Private bank, full range of accounts and services available.
State owned bank with a good branch and ATM network.
Yes. Many banks which are active in Costa Rica offer USD accounts alongside CRC products. Some also offer accounts denominated in euros for convenience.
Many of the popular Costa Rica banks have a good online and digital banking service. BAC Credomatic is particularly praised for its digital advancements and online services.
Most banks in Costa Rica will require a minimum opening deposit to get your account up and running. After that the fees can vary significantly between account type and institution. Common costs include ATM withdrawal fees if you’re using an out of network ATM, and costs for things like international payments.
One thing that’s especially important to look out for when banking across borders is the overall cost of any international transactions. That may be sending or receiving payments, shopping in a foreign currency with your card, or making cash withdrawals.
It’s pretty common for banks to levy high fees for international services, as well as adding extra fees — a markup — into the exchange rates applied.
Read your account terms and conditions carefully, and consider using a specialist when you're transacting internationally to cut costs. More about one low cost international account and transfer service — Wise — coming right up.
Next time you need to send a payment from the US to Costa Rica, check out Wise for low cost, fast and efficient international transfers which use the mid-market exchange rate every time. Set up your payment online or in the Wise app for convenience and have it deposited right into your recipient’s CRC account — 45% of payments are instant, and almost all arrive within 24 hours, often beating the banks.
And if you live overseas and need to hold, send and spend CRC yourself, why not get a Wise Multi-currency Account. Personal accounts are free to open and operate, with low, transparent fees for the services you need. You’ll have a linked international debit card to cut foreign transaction fees — and you’ll never have to worry about exchange rate markups or sky high banking fees again.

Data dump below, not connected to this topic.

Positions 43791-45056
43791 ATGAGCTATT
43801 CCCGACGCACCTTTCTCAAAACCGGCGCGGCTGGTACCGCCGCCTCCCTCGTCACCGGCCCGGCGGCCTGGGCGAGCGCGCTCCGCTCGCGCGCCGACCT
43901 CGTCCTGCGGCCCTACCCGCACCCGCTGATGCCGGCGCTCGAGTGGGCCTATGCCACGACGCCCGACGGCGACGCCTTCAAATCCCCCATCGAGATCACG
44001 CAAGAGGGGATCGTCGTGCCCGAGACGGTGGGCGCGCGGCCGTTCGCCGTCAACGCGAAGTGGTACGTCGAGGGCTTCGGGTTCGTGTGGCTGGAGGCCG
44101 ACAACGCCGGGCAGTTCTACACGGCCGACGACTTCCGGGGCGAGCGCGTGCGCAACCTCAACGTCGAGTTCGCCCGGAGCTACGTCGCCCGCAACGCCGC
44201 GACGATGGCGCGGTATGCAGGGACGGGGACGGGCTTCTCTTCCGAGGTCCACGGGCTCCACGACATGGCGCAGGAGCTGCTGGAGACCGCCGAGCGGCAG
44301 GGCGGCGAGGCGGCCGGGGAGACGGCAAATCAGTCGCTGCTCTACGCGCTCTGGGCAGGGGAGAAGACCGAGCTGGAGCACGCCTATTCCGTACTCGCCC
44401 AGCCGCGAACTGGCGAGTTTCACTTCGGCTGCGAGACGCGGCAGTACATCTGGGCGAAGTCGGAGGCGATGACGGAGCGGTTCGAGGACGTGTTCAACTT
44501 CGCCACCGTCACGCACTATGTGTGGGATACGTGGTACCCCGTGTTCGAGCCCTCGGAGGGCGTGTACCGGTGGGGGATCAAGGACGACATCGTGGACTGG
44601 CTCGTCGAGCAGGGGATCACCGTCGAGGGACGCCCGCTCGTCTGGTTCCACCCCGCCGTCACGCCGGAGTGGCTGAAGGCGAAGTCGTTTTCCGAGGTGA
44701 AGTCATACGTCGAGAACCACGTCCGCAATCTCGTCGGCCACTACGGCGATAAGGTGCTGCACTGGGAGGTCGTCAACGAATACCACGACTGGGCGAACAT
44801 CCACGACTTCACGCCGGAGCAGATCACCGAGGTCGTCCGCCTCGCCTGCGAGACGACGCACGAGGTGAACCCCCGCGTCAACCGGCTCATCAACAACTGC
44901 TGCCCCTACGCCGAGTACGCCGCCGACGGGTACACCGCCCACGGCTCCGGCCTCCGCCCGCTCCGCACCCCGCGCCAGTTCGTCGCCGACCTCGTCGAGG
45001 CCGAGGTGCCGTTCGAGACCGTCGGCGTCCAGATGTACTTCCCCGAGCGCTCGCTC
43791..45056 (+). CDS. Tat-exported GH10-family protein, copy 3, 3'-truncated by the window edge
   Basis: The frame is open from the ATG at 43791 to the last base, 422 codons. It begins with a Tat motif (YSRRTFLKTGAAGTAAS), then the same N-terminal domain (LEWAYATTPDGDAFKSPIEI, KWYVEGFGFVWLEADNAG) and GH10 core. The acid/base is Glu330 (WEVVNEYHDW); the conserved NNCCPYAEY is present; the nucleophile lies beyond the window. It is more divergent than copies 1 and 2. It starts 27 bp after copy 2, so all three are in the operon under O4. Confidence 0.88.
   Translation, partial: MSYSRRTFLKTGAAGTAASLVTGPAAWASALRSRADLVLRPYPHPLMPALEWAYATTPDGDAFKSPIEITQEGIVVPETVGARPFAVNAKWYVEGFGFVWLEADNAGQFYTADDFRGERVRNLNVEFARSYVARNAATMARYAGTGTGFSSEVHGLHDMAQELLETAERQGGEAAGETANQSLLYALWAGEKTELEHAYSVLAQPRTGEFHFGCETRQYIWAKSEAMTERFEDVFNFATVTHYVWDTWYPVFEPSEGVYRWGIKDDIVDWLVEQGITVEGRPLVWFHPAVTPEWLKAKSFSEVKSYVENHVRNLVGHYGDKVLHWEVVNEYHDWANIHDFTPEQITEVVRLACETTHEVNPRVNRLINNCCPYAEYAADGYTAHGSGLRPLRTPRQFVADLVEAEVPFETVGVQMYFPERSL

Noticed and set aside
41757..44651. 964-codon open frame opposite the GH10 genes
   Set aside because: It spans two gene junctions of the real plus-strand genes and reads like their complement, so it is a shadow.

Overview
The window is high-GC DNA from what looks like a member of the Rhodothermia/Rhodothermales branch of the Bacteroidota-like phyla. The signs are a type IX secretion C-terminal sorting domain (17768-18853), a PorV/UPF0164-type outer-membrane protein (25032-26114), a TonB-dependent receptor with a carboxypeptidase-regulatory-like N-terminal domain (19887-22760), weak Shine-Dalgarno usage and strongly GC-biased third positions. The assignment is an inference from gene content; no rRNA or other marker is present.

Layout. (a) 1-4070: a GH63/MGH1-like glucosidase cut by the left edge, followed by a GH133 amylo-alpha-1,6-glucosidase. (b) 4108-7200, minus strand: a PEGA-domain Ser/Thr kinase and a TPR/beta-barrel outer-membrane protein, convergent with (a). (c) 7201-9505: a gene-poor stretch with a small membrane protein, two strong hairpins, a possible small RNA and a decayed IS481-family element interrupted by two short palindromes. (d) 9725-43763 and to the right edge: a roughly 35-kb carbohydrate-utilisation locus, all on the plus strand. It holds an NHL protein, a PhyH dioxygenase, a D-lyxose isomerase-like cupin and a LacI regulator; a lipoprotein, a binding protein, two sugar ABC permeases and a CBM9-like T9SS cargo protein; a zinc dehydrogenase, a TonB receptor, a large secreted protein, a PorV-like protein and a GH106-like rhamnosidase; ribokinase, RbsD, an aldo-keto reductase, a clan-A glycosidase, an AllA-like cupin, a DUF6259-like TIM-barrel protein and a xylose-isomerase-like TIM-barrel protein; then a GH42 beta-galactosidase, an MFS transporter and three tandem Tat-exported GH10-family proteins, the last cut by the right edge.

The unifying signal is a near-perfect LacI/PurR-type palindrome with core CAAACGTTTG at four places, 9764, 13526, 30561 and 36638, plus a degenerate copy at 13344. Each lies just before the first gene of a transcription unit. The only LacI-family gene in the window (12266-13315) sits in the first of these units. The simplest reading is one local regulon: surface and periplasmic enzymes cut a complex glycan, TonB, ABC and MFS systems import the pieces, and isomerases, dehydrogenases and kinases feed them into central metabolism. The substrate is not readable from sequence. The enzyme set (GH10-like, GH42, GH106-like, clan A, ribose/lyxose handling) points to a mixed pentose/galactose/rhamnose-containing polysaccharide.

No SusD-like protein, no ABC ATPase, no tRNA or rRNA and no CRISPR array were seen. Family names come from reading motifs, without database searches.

Opening a bank account in Costa Rica is perfectly possible, although you may need to shop around a bit depending on your personal situation. Use this guide to start your search — or check out the Wise Multi-currency Account as a low cost, online and mobile solution you can open from anywhere.
- Banco Nacional - accounts
- Banco de Costa Rica - eligibility
- Scotiabank Costa Rica
- BAC Credomatic
- Banco BCT
Sources checked on 04.20.2022
This publication is provided for general information purposes only and is not intended to cover every aspect of the topics with which it deals. It is not intended to amount to advice on which you should rely. You must obtain professional or specialist advice before taking, or refraining from, any action on the basis of the content in this publication. The information in this publication does not constitute legal, tax or other professional advice from Wise Payments Limited or its affiliates. Prior results do not guarantee a similar outcome. We make no representations, warranties or guarantees, whether express or implied, that the content in the publication is accurate, complete or up to date.